There was a clearly better attack down their right wing for Kyiv. The full-back and winger on the left, Karavaev and de Pena respectively, were much more defensive than Kedziora and Sharapenko on the right as we can see from the heatmap below.
This was due to two reasons. Shepeliev, who was one of the two central-midfielders with more attacking duties, was a passing option on the right which was further up the field than the other midfielder, Harmash on the left.
The other reason was that with Pedri and Philippe Coutinho, Barcelona had two players who could play both as attacking midfielders as well as left-wingers. There were many rotations down Barcelona’s left, with a lack of directness a pure left-winger provides that Kyiv were able to use to their advantage to have a higher point to start the attack from.
Koeman’s Barcelona has rigidly stuck to a double-pivot system throughout this season. This match was no exception as Carles Alena and Miralem Pjanic started in the centre of the pitch, with Frenki de Jong and Sergio Busquets out of contention. Pedri and Coutinho would switch frequently among themselves, due to them both being able to play through the middle as well as down the left.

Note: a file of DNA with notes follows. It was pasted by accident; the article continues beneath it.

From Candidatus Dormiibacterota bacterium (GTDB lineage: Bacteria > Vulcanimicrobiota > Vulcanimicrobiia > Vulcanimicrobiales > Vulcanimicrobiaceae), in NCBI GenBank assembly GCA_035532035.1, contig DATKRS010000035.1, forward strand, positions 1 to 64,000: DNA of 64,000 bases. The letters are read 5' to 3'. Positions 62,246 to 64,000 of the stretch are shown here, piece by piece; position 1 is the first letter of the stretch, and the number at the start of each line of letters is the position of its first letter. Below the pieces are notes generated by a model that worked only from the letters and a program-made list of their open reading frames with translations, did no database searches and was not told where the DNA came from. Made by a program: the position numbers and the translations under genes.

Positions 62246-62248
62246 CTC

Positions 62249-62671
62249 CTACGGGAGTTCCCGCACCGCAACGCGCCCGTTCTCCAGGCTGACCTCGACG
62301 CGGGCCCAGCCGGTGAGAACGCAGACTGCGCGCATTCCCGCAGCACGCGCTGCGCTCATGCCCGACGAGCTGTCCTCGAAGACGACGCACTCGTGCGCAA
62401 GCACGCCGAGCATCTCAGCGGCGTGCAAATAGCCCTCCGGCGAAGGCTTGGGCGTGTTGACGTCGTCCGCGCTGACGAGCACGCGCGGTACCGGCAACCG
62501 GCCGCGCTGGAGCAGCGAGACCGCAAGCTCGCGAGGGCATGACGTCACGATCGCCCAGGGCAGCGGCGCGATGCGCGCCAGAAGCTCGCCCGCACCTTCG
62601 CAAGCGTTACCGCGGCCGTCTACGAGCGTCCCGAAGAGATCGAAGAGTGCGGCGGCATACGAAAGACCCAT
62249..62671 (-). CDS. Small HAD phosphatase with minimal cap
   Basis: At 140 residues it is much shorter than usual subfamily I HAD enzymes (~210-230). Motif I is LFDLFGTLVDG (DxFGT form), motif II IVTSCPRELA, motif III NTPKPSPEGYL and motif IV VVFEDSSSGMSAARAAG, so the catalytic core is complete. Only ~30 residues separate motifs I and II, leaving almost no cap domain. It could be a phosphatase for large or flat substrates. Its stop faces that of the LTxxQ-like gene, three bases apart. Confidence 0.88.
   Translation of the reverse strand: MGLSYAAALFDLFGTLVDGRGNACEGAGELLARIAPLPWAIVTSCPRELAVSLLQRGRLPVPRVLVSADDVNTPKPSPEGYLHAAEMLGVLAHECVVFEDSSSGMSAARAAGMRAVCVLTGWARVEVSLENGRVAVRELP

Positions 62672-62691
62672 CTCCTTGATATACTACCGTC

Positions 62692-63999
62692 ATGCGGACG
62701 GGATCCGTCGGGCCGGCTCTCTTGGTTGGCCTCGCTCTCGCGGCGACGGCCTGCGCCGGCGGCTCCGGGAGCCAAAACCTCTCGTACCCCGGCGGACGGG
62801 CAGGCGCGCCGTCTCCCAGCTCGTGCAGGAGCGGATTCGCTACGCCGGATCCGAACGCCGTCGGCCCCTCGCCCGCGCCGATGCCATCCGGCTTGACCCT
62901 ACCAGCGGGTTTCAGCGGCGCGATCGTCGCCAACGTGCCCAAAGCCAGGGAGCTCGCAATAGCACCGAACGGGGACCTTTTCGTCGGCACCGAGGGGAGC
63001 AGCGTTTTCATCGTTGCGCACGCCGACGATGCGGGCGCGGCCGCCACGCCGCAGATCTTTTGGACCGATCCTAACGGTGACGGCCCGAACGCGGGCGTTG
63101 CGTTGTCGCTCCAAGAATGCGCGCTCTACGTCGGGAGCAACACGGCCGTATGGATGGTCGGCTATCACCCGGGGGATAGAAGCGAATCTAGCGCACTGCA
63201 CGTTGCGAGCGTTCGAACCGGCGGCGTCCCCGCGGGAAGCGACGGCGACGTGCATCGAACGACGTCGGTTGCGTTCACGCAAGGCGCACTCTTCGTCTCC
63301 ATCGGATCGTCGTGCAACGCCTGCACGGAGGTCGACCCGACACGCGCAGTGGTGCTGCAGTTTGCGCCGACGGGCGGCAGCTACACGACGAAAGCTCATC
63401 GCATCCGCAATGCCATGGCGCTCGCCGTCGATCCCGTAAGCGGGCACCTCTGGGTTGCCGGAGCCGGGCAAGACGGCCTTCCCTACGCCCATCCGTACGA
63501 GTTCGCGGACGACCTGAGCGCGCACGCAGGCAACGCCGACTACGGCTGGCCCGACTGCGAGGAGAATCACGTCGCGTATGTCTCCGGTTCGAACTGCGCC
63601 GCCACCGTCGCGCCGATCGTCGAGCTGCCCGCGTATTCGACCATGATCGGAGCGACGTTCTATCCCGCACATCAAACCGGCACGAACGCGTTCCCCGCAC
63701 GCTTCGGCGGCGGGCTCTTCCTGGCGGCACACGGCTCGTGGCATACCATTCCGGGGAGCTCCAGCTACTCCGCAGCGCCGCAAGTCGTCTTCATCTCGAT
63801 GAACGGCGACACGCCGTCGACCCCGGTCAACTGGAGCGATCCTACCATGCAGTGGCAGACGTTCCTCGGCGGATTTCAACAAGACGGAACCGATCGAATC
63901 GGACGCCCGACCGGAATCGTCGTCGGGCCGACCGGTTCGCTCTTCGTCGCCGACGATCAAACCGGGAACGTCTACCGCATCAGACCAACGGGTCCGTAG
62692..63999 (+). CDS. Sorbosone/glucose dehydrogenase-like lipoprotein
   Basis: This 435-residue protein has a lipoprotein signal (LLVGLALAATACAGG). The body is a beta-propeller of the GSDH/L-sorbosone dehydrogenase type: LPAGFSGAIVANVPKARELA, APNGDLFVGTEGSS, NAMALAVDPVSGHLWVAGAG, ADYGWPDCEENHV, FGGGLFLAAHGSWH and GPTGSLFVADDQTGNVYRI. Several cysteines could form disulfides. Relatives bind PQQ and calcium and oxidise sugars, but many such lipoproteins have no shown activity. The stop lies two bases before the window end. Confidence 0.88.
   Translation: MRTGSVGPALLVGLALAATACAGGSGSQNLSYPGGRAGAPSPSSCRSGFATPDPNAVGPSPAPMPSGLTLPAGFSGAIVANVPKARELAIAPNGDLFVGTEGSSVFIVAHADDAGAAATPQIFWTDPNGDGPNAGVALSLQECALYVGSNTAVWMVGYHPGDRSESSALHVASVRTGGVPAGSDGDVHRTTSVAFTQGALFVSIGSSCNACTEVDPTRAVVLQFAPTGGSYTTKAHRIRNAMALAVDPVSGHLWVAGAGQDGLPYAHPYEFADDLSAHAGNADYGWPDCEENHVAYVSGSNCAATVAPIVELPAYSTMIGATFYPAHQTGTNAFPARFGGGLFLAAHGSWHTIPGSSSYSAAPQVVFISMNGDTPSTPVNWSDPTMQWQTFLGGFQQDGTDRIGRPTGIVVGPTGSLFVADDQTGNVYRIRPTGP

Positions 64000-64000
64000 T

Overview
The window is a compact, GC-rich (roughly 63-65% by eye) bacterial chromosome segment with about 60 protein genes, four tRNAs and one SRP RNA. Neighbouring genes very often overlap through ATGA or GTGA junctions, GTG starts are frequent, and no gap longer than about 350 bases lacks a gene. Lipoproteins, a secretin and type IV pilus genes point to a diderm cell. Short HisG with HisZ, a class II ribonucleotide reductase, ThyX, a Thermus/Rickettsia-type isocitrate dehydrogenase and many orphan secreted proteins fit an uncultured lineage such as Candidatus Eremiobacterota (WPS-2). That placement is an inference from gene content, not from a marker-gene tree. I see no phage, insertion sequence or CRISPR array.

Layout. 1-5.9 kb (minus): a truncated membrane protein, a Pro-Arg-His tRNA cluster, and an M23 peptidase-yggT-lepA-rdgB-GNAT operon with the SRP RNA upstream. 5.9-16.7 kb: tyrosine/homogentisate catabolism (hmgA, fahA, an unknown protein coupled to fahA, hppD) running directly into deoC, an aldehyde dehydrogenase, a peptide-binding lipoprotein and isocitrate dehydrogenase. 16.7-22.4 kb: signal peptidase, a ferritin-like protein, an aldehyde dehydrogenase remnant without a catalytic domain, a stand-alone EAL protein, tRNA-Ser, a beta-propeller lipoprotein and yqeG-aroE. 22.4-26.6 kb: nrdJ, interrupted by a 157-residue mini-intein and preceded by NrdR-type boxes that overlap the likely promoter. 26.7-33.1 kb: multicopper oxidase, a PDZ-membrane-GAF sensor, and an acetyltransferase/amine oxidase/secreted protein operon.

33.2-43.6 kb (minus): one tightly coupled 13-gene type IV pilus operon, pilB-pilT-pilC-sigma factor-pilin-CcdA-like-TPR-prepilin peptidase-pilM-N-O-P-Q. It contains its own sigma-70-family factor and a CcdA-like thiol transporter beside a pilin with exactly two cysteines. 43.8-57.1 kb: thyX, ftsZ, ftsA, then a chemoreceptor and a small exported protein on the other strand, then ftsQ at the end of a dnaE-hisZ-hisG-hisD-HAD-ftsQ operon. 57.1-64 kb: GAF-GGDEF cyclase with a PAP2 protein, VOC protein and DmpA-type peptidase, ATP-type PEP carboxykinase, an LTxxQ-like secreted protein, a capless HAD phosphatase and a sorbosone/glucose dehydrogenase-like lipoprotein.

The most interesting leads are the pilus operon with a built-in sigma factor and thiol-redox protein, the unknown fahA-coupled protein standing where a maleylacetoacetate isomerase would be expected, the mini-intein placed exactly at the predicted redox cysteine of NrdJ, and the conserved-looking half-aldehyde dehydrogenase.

Down the right, Fransisco Trincao would look to get further up the field and then come in narrow. This would open up space for Sergino Dest to run into behind him as we can see from the pass-map shown below.
As expected from Barcelona, building-up from the back was a priority. In midfield, Alena and Pjanic would circulate possession, with Pedri or Coutinho playing through the middle and looking for passing lanes. Something that helped Barcelona immensely was Alena’s quick-passing. The La Masia product was on the top of his game, and the directness and more impressively, the consistency he provided with the passing helped Barcelona switch the play quickly.